Extraordinary Summit on AU Reforms begins with the aim “to make Africa stronger and give our people the future they deserve”
The supreme organ of the African Union, the Assembly, which comprises Heads of State and Government of all the 55 African countries, began its 11th Extraordinary Session today with a call to advance the institutional reform of the Union, as events on the continent, and across the world, continue to confirm the urgency and necessity of this project.
The Assembly meeting is the culmination of the AU’s statutory meetings, and was preceded by the meetings of the Executive Council and the Permanent Representatives Committee.
The Heads of State and Government’s Assembly meeting will consider and make decisions on:
Reform of the AU Commission (Structure and portfolios of the senior leadership of the Commission, Selection of the senior leadership of the Commission, Termination of the appointments of the senior leadership of the Commission, and administrative and financial reforms including performance management);
Mandate of the AU Development Agency (AUDA);
Strengthening of the African Peer Review Mechanism (APRM);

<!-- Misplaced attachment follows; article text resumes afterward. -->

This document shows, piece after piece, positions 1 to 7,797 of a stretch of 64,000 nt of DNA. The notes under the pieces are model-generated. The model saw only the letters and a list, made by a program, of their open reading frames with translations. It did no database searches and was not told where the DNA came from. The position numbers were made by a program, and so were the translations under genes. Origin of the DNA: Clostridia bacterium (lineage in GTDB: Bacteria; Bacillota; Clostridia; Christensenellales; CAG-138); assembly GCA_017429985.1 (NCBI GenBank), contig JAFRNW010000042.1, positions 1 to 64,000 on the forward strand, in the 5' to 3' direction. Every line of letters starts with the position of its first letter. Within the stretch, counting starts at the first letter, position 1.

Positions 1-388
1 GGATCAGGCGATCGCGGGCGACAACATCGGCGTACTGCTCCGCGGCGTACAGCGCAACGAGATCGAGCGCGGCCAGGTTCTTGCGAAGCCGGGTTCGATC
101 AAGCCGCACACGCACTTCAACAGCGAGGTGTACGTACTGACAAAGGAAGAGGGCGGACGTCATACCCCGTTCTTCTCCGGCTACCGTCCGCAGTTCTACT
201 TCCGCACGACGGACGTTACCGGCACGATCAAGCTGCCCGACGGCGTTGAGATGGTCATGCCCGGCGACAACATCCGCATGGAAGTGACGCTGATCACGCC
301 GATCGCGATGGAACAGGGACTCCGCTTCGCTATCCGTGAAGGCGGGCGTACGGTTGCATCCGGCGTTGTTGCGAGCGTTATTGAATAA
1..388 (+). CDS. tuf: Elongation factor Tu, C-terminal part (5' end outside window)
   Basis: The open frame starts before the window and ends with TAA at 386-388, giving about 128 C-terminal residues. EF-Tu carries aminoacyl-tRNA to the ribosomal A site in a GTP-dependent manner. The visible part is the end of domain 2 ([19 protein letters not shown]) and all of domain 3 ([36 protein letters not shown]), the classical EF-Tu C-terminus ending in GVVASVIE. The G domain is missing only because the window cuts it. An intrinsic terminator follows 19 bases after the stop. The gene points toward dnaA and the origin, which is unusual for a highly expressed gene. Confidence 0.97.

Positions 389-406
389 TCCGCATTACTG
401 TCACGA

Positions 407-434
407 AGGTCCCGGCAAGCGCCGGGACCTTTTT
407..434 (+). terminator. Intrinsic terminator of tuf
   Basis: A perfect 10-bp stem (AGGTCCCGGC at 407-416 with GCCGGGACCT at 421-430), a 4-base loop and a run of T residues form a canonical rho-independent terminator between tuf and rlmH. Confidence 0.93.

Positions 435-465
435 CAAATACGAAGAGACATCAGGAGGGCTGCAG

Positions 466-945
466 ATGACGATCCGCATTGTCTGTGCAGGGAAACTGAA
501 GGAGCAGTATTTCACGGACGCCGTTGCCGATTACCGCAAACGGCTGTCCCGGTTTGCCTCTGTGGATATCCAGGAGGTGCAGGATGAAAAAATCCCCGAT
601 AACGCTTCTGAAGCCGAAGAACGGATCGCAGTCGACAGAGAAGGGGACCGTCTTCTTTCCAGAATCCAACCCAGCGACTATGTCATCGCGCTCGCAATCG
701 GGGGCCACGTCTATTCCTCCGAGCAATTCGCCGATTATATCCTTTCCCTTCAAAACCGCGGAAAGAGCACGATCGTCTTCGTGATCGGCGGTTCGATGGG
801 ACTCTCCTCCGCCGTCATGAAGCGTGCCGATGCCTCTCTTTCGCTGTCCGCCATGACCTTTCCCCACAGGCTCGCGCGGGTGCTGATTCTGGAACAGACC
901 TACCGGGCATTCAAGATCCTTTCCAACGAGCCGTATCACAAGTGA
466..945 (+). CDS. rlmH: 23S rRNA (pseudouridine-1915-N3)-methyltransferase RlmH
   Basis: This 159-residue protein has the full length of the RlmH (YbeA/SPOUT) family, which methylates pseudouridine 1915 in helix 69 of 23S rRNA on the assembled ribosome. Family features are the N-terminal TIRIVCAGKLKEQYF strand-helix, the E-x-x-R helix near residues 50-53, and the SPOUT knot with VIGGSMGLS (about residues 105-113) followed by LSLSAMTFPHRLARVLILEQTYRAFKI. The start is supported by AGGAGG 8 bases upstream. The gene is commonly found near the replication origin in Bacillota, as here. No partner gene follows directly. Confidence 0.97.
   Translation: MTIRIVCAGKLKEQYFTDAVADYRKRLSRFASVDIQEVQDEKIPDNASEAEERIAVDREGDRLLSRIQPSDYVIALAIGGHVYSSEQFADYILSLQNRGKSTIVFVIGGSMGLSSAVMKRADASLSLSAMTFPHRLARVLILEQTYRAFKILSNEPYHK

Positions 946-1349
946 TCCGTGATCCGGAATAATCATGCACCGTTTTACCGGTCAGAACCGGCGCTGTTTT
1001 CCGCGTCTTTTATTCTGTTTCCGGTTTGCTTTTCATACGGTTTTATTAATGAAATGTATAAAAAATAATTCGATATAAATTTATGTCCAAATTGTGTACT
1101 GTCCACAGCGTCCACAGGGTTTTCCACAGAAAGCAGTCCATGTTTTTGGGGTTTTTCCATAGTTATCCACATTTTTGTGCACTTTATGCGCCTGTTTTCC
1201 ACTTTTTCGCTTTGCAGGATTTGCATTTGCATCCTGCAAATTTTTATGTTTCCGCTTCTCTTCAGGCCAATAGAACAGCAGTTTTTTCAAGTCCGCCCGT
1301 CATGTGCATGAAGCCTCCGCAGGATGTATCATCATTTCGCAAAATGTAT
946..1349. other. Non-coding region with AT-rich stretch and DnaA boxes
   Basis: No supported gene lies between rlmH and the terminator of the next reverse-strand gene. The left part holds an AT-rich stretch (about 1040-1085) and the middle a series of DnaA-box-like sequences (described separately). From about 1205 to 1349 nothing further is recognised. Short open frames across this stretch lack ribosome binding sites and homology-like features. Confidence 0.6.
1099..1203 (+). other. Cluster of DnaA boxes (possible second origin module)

Division of labour between the African Union, RECs and regional Mechanisms, Member States and continental organisations.
The Assembly will also consider the Report of the Chairperson of the Executive Council on the Outcome of the 19th Extraordinary Session of the Executive Council, enlarged to the Ministers in charge of African, Caribbean, and Pacific Group of States (ACP) and European Union (EU) Matters. Reports on the Pan-African Parliament and Judicial Organs, the AU Peace Fund and proposals on the New AU Scale of Assessment will also be presented.
While speaking during the opening session, the AU Commission Chairperson Mr. Moussa Faki Mahamat noted the need for the AU Commission to have a greater degree of flexibility in administrative management, so as to enable it to respond more quickly and effectively to the situations.